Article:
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Open AccessArticle

Influence of Farming Conditions on the Rumen of Red Deer (Cervus elaphus)

1
Department of Biodiversity Protection, Institute of Animal Reproduction and Food Research of Polish Academy of Sciences (IARFR PAS), 10-748 Olsztyn, Poland
2
Department of Biological Function of Food, Institute of Animal Reproduction and Food Research of Polish Academy of Sciences (IARFR PAS), 10-748 Olsztyn, Poland
*
Author to whom correspondence should be addressed.
Animals 2019, 9(9), 601; https://doi.org/10.3390/ani9090601
Received: 5 August 2019 / Revised: 21 August 2019 / Accepted: 21 August 2019 / Published: 23 August 2019
(This article belongs to the Section Wildlife)
The diet offered to an animal in captivity may considerably differ from the natural one; this can affect the development of the digestive system, with connected influence on the health condition and welfare of the animal. Through a comparison of morphological and environmental characteristics of the rumen of red deer, we found out that, during autumn season, farmed deer have a limited choice of diet compared to wild ones living in the forest; this condition affected the morphology of the rumen wall and the composition of the rumen microbial population in the farmed animals. We recommend increasing the diversity of food offered to animals in captivity, with the aim of minimizing the negative effects of a poor variety of the diet on the digestive system.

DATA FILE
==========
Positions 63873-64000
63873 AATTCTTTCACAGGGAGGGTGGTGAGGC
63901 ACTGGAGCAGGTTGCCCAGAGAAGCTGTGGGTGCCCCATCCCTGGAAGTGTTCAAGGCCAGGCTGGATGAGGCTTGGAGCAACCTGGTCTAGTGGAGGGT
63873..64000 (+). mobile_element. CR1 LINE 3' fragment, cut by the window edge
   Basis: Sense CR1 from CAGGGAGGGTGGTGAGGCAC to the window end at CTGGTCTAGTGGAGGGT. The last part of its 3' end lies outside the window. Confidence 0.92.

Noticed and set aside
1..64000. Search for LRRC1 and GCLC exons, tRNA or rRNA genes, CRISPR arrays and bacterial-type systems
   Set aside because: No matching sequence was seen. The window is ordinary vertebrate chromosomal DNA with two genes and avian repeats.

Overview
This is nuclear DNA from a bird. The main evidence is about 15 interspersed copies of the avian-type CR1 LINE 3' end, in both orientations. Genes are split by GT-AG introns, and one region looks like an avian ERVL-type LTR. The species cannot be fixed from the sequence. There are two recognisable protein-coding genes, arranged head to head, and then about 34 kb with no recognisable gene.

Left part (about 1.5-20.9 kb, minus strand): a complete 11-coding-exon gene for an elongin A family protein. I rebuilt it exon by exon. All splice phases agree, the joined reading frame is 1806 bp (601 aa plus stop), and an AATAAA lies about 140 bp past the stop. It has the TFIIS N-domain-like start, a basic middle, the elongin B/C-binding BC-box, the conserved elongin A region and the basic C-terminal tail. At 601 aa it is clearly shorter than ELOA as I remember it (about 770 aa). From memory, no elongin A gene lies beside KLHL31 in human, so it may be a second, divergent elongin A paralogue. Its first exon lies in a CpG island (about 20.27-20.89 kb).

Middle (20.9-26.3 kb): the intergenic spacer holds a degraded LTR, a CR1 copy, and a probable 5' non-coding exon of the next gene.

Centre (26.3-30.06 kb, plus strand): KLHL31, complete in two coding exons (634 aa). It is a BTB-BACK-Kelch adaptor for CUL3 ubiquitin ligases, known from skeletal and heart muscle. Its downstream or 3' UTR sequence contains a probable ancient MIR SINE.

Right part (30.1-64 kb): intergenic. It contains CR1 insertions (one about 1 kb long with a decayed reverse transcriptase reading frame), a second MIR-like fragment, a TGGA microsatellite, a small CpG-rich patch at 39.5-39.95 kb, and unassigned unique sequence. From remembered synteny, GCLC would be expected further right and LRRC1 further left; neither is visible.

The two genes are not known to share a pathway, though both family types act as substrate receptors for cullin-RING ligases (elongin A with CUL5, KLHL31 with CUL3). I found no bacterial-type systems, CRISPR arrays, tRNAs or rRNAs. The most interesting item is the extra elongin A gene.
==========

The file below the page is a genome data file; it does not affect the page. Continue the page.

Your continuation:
The red deer is an intermediate feeder, showing a marked degree of forage selectivity, with seasonal morphological adaptations due to changes in food quality and availability. In captivity, deer have a limited choice of habitat and food, and we hypothesize that this condition affects the rumen environment. Rumen samples were collected from 20 farmed and 11 wild red deer in autumn 2018 in Poland, and analyzed for chemical composition, food residues, microbial population, and rumen papillation. Farmed deer had the highest Campylobacter spp., and total anaerobic bacteria, but lower Clostridium spp. Moreover, they showed a decrease in Diplodininae protozoa, and the presence of holotrichs that were absent in the wild animals. The rumen digesta of farmed animals had lower dry matter and acid detergent fiber than the wild ones. The analysis of food residues underlined the poor variety of the diet for animals in the farm. This apparently affected the papillation of the rumen, with animals of the farm having the shortest papillae of the Atrium ruminis. Overall, results suggest that red deer kept in farms, with a diet based mainly on grass, tree leaves, and some concentrate supplements, undergo a small modification of the rumen compared to the wild conspecifics. View Full-Text
Keywords: red deer; rumen; nutrition; diet; rumen protozoa; rumen bacteria; rumen papillae red deer; rumen; nutrition; diet; rumen protozoa; rumen bacteria; rumen papillae
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Mason, F.; Fotschki, B.; Di Rosso, A.; Korzekwa, A. Influence of Farming Conditions on the Rumen of Red Deer (Cervus elaphus). Animals 2019, 9, 601.

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